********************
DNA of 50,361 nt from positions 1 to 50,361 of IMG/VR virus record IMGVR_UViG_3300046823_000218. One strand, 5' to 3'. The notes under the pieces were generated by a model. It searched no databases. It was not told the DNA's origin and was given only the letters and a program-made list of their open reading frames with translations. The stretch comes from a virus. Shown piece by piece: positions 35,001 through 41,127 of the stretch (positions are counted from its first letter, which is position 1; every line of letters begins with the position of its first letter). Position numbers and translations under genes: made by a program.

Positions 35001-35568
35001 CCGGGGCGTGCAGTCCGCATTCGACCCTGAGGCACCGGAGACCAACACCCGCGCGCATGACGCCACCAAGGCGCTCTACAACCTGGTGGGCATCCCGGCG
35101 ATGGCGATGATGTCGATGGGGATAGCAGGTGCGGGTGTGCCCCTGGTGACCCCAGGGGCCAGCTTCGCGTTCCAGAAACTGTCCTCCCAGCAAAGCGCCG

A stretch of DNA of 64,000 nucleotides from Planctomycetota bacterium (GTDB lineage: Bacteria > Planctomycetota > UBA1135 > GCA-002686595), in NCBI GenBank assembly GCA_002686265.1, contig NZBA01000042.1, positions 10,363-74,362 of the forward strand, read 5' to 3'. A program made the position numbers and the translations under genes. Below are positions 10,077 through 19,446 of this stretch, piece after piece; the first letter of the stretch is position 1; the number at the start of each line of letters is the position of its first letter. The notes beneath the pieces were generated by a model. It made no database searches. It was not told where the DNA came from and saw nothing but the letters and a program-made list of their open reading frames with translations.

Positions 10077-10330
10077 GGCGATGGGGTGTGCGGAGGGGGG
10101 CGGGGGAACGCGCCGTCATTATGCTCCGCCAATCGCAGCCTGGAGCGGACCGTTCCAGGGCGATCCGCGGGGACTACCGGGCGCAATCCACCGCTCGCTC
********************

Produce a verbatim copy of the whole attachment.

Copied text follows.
DNA of 50,361 nt from positions 1 to 50,361 of IMG/VR virus record IMGVR_UViG_3300046823_000218. One strand, 5' to 3'. The notes under the pieces were generated by a model. It searched no databases. It was not told the DNA's origin and was given only the letters and a program-made list of their open reading frames with translations. The stretch comes from a virus. Shown piece by piece: positions 35,001 through 41,127 of the stretch (positions are counted from its first letter, which is position 1; every line of letters begins with the position of its first letter). Position numbers and translations under genes: made by a program.

Positions 35001-35568
35001 CCGGGGCGTGCAGTCCGCATTCGACCCTGAGGCACCGGAGACCAACACCCGCGCGCATGACGCCACCAAGGCGCTCTACAACCTGGTGGGCATCCCGGCG
35101 ATGGCGATGATGTCGATGGGGATAGCAGGTGCGGGTGTGCCCCTGGTGACCCCAGGGGCCAGCTTCGCGTTCCAGAAACTGTCCTCCCAGCAAAGCGCCG

A stretch of DNA of 64,000 nucleotides from Planctomycetota bacterium (GTDB lineage: Bacteria > Planctomycetota > UBA1135 > GCA-002686595), in NCBI GenBank assembly GCA_002686265.1, contig NZBA01000042.1, positions 10,363-74,362 of the forward strand, read 5' to 3'. A program made the position numbers and the translations under genes. Below are positions 10,077 through 19,446 of this stretch, piece after piece; the first letter of the stretch is position 1; the number at the start of each line of letters is the position of its first letter. The notes beneath the pieces were generated by a model. It made no database searches. It was not told where the DNA came from and saw nothing but the letters and a program-made list of their open reading frames with translations.

Positions 10077-10330
10077 GGCGATGGGGTGTGCGGAGGGGGG
10101 CGGGGGAACGCGCCGTCATTATGCTCCGCCAATCGCAGCCTGGAGCGGACCGTTCCAGGGCGATCCGCGGGGACTACCGGGCGCAATCCACCGCTCGCTC